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Yiyang Gong: Lighting Up Brain Activity
Genetic sensors can literally illuminate neural signals, allowing researchers to investigate the fundamental underpinnings of the brain’s communication system.
By Ken Kingery
Yiyang Gong will join the faculty of the biomedical engineering department in Duke University’s Pratt School of Engineering beginning November 1, 2014. An expert in nanophotonics, Gong is developing genetic sensors that literally light up the brain.
Gong began his career designing optical communications devices. While working on his PhD, he started to explore how he could apply optical technologies to study biological phenomena. Rather than using light to help people send information, he decided to use it to understand how neurons send information.
“In between my PhD and postdoc I made a rather large jump into biology, which in retrospect might have been a little rash,” said Gong, who completed his PhD and worked as a postdoc at Stanford before joining Duke. “But in the end it worked out great.”
Long fascinated with the microbiology of the brain, Gong is now working to get a detailed microscopic view of how neurons communicate with each other. His goal is to develop genetic sensors that glow in response to neural signals, as well as the microscopy tools to record these flashes of light within a live brain.
He has already made significant progress in engineering such sensors—bits of DNA that can be delivered to neurons, usually through a virus. Once embedded, the DNA encodes a protein that sits on the cell membrane and responds to voltages coming from the neuron.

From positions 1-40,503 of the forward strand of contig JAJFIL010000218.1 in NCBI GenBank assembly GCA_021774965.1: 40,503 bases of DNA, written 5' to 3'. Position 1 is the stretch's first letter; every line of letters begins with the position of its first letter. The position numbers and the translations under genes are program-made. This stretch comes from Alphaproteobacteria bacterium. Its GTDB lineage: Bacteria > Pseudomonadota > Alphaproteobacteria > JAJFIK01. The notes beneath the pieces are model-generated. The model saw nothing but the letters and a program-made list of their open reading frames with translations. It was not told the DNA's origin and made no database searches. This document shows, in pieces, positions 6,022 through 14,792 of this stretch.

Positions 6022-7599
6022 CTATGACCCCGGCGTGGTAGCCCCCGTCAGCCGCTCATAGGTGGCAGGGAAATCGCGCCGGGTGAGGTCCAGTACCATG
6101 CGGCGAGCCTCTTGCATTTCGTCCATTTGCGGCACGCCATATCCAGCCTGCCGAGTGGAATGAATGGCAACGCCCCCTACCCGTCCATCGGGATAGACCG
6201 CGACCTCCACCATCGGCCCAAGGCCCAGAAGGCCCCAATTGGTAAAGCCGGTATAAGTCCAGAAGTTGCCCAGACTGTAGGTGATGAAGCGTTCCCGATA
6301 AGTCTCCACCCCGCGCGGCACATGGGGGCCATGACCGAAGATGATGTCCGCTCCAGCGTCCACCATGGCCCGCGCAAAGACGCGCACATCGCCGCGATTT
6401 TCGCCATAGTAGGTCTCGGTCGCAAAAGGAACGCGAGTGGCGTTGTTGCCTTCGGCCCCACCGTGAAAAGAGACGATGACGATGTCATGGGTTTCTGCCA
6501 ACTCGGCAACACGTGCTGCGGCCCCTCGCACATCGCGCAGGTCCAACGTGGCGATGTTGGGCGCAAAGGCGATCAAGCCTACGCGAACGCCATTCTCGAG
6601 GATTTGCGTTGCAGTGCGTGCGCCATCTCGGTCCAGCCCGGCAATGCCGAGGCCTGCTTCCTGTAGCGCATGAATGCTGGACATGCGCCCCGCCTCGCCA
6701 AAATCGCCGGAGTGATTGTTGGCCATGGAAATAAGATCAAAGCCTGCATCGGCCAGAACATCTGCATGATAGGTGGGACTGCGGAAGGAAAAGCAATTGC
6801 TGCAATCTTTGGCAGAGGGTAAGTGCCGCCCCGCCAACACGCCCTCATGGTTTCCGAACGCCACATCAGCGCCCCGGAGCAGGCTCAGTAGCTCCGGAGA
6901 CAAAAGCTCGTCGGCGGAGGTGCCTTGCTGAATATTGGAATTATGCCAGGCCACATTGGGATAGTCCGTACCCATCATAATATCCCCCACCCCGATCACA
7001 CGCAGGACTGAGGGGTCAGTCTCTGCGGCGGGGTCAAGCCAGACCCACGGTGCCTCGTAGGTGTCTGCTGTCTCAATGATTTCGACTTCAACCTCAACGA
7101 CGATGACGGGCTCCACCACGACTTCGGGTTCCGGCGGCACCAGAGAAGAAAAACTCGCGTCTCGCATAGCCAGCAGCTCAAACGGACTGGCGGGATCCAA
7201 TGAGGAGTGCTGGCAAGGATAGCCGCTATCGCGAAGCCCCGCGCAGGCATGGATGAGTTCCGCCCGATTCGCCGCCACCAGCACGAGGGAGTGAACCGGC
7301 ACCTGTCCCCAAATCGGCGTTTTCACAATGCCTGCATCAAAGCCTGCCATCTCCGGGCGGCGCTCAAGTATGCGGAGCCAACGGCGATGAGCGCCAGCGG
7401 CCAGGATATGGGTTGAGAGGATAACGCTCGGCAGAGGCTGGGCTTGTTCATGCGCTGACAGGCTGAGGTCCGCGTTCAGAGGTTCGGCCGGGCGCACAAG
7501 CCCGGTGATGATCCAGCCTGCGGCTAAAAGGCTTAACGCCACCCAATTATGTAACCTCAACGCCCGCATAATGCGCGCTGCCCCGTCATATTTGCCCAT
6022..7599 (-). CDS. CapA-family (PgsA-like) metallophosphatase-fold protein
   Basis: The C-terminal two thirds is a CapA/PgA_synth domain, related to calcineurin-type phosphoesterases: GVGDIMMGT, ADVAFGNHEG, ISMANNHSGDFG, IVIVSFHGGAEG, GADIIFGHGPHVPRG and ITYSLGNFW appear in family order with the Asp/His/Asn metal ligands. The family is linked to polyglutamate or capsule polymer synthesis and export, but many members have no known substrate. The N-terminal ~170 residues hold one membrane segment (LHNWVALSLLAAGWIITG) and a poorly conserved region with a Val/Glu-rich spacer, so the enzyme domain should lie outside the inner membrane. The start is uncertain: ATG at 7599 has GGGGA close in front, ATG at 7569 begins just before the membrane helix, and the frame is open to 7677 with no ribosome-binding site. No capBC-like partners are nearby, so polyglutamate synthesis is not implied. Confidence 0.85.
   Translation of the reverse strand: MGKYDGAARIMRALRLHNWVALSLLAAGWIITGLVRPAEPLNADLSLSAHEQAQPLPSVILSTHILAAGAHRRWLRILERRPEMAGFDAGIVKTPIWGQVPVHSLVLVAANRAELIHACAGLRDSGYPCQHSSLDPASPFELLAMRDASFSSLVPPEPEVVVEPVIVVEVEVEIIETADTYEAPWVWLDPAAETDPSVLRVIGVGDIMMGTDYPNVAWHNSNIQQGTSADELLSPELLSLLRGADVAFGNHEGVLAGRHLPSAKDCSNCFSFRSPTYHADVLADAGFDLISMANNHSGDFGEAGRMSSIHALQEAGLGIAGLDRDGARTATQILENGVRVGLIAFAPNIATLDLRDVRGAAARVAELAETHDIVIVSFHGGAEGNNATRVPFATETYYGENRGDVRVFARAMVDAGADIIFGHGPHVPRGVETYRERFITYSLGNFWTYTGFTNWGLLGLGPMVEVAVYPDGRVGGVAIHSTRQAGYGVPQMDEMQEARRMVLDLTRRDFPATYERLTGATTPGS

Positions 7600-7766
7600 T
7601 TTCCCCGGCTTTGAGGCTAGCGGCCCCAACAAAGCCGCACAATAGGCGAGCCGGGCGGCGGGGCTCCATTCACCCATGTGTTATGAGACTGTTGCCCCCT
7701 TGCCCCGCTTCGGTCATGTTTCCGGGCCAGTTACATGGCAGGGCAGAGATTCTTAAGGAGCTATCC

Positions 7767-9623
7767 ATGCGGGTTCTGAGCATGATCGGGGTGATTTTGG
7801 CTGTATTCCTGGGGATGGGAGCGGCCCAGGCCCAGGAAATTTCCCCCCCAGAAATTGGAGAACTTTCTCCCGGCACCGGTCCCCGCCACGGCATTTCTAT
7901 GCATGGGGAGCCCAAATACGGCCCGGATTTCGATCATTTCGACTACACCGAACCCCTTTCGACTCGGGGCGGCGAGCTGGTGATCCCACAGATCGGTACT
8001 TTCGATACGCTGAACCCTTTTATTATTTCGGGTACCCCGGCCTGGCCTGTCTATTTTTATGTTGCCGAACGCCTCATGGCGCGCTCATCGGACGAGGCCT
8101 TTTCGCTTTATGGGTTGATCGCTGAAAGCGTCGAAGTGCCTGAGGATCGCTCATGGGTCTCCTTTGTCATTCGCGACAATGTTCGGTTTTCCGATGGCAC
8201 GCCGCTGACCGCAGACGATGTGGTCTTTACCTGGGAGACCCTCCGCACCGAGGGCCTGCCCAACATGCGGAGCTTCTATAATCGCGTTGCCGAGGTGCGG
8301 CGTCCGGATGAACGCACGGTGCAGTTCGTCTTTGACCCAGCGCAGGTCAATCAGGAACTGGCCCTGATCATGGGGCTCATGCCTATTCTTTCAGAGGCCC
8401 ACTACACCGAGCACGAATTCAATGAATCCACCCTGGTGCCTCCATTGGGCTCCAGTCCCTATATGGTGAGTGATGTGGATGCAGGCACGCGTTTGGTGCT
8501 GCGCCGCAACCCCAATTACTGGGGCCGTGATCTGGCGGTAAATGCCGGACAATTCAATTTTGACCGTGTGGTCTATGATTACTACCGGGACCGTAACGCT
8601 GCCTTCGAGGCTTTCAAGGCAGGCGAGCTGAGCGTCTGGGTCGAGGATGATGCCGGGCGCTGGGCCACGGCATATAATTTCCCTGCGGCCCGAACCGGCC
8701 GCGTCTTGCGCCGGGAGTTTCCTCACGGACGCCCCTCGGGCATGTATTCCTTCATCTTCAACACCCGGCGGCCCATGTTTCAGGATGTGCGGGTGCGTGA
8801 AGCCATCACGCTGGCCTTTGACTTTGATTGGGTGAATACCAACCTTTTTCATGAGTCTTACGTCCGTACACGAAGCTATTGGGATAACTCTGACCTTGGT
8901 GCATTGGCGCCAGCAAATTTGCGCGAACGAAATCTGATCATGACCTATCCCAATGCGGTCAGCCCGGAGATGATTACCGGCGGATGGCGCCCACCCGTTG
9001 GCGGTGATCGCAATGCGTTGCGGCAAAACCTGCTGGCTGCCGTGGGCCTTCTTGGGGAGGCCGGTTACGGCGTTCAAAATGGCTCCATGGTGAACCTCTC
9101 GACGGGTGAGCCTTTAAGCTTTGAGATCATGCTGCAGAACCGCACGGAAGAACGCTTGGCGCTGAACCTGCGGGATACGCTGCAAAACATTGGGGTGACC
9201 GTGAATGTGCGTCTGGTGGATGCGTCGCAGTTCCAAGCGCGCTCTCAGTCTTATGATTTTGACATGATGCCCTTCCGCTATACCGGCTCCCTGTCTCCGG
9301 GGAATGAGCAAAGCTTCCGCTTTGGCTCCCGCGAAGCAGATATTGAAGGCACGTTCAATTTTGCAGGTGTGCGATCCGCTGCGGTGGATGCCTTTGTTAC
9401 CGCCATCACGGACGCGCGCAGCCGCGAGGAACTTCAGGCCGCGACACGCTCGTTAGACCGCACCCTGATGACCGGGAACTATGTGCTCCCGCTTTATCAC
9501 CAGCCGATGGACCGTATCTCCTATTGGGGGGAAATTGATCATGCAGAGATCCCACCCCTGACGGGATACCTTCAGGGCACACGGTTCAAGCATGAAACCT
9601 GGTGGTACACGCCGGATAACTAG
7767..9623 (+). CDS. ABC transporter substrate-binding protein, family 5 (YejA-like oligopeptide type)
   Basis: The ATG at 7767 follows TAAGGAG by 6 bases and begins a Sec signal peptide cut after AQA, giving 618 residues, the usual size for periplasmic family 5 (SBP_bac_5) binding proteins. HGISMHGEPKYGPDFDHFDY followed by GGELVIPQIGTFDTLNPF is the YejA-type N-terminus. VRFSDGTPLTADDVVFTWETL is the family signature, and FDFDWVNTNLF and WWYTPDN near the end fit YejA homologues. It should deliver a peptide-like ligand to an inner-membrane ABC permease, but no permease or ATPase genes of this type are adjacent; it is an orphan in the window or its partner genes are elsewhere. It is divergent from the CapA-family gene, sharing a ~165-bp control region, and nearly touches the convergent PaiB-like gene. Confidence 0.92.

Gong’s goal is to be able to target specific types of neurons—there are more than 30 in the cortex alone—with his genetic sensors. If sensitive enough, the sensors should be able to directly record the various types of voltage waveforms that different neurons create. The past few years have seen Gong improve the sensitivity of these genetic sensors and successfully demonstrate their use in cell cultures, intact tissues and, in his most recent paper, a live mouse.
“Historically, the best way to image neural signals on the cellular scale in parallel has been by imaging calcium flows, which is sort of a proxy for the actual neural voltage,” said Gong. “While it is a valuable tool, the method can’t record certain types of waveforms and can’t isolate single action potentials except in special preparations, whereas my genetic sensors can do both. Direct optical recording of cell communications would be a very powerful tool.”
Already looking ahead, Gong sees many avenues for collaboration across Duke’s campus. Besides continuing to develop and optimize his genetic sensors, he will need a hand developing optical tools to record the sensors’ fluorescence inside living tissue. And once he is able to record those signals, he’ll need help processing the large amounts of complex data generated.
He sees areas of strength that can help address both challenges in Pratt’s engineering departments, as well as across campus.
“The neurobiology and neuroscience departments, along with the Duke Institute for Brain Sciences, are very strong,” says Gong. “And of the faculty I’ve already spoken to, they’re very open to trying new imaging and optical technologies. The medical and biology programs also offer great intellectual resources and opportunities to collaborate.”